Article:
SEIU 1021

At a Critical Time for the Labor Movement, SEIU 1021 Welcomes New Executive Director David Canham and Wishes Outgoing John Stead-Mendez All the Best

David Canham outside SEIU 1021's San Francisco office.

On August 2 of this year, SEIU 1021 will welcome David Canham as its new Executive Director. He will be replacing John Stead-Mendez, who has been with us since 2013 but is moving on to join National Nurses United as Director of their Veterans Administration Division.

Many SEIU 1021 members are already familiar with David Canham, who has been with the local for a decade, including serving as Field Director in San Francisco and his current position as Deputy Director of Internal Organizing and Advocacy. He says, “I was fortunate to grow up in South Africa when the movement to overthrow apartheid was at its peak. At that time, the movement against apartheid had mobilized to the point where millions of people were taking action, protesting, and showing defiance. Students, youth, and workers in our communities were organizing around different struggles, but all were united in one movement, led by one liberation movement to overthrow that system.”

“When I moved to the States, I fell in love with the Bay Area and realized there was work to do here. Now, I am fortunate enough to be part of a union that not only fights for change in the workplace, but fights for change in society. We want to be front and center in our workplaces and our communities, because you can’t separate the two. We all live whole lives. We go to work, we come back home, and we’re faced with problems both at work and in the community. For us as a union to be relevant, we have to address both kinds of problems. That means we fight for racial justice, affordable housing, immigration rights, LGBTQI+ equality, we fight against climate change. Our union has to be part of all the struggles our members face.”

“We face great challenges, with coordinated attacks on working people and our rights. These attacks come from political opponents and they come from our employers. Our opponents want to destroy the labor movement. We have to discover new ways to exercise our power to its fullest, and we have to find ways to grow.”

“I’m looking forward to continuing the work this union has been doing for years, because this is a crucial moment in history. Over the past five or so years, we have gone on the offensive, winning good contracts for our members to address inequality, winning at the ballot box with measures to expand public services and electing representatives who share our values. We must scale that work up even more and bring it to every corner of our union to win even more for our members.”

“We can build relationships, form coalitions, and truly lead as a labor movement. I’m inspired by our history in South Africa, because it was working people who put the final nail in the coffin of apartheid, with national general strikes, sometimes for days on end. When we saw that we had the kind of power to shut the economy down, we knew we could win.”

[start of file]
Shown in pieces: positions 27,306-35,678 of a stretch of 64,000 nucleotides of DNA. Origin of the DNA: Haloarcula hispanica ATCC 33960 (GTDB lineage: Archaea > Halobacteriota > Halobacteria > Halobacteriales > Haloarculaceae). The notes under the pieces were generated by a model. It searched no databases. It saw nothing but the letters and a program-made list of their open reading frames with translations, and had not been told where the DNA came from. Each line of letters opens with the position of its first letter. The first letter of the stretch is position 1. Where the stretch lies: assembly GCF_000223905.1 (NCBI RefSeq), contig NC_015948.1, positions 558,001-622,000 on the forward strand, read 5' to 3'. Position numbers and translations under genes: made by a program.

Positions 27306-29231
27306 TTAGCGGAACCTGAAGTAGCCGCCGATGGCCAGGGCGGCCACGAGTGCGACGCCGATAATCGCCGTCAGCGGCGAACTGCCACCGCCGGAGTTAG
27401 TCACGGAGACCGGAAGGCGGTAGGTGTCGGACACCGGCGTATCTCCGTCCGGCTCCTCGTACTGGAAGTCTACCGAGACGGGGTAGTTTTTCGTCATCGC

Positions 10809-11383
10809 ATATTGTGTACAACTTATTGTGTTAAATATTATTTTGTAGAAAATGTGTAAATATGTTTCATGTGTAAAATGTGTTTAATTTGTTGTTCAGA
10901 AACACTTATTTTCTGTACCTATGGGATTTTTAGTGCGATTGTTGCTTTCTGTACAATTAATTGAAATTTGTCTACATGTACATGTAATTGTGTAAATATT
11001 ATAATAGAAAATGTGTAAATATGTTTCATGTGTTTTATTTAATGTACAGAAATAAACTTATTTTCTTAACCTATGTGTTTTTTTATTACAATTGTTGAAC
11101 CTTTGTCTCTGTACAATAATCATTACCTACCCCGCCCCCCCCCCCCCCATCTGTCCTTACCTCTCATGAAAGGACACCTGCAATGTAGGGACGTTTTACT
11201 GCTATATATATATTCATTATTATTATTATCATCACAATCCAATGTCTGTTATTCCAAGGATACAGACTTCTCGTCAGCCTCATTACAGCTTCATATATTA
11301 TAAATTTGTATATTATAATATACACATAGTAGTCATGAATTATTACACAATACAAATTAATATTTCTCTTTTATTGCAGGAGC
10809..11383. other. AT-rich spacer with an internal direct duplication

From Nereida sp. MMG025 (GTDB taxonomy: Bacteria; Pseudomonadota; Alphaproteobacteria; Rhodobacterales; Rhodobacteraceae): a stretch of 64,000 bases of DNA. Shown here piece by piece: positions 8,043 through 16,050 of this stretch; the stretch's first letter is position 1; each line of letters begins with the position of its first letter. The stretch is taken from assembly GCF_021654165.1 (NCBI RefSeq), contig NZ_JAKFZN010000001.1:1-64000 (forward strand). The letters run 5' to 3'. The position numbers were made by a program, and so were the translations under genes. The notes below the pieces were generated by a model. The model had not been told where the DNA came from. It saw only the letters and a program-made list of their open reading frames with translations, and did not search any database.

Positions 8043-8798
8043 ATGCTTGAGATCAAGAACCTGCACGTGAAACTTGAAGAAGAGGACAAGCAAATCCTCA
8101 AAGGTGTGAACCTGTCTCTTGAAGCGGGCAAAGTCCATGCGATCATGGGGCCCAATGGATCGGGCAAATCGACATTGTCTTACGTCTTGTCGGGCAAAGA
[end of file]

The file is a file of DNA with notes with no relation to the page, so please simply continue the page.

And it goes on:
“I’m motivated all the time by thinking if we could bring that here, we would actually win. There is an opportunity for us to build real power, and build a real movement for change. There is one fight for justice and it affects all our members and all our communities. This is an opportunity we have to grasp. When we look back to the civil rights struggle, there were people and organizations who did not seize the moment, and history judges them harshly. If we don’t grasp the moment now as labor, history will judge us harshly. Our work now is to bring all 60,000 of our members, working hand in hand with our member leaders, and our staff, into this movement for justice at work and in our communities.”

[Left to right] David Canham, John Stead-Mendez, past President Roxanne Sanchez, and current President Joseph Bryant.

John Stead-Mendez sounded similar notes as he reflected on his time with SEIU 1021: “What brought me here was a vision of member-engaged social justice unionism. I believed, and believe, that this idea of member-engaged unionism will revitalize the trade union movement and help the working class, even when it’s not easy. When I got here, members and staff both across the entire union were angry, and they were hurting. The economic collapse had left us in a bad position. Our members were suffering economically, and as public sector workers and unions, we had been painted as the villain by the press, politicians, and others. And the bosses were taking advantage of all of that. It was about so much more than money, or even the cuts our members were taking, we were actually being attacked, and our members felt it in a visceral way.”

“Over time, we struck in different locations, and started to fight off the austerity measures we had been seeing politically and from our employers. Our staff and members started to unify around  militancy and being strike-ready. It was a wonderful thing to see, because when our members have the most on the line, that’s when they’re at their best.  In the moments when things are hardest, they can make hard decisions, and it’s been amazing to witness.”

“As I think about my time here, I find myself reflecting on the old adage that ‘Solidarity is a verb,’ and it makes me want to thank the staff and the members of this union for doing solidarity. The opportunity to do solidarity with this union and these communities of activists has been amazing. To be a part of that and see people grow, I’m most grateful to have had the opportunity to do that with so many people here. I’m proud of what we’ve done together as leaders in the union movement in Northern California, and I’m excited to see what this incredible organization takes on next.”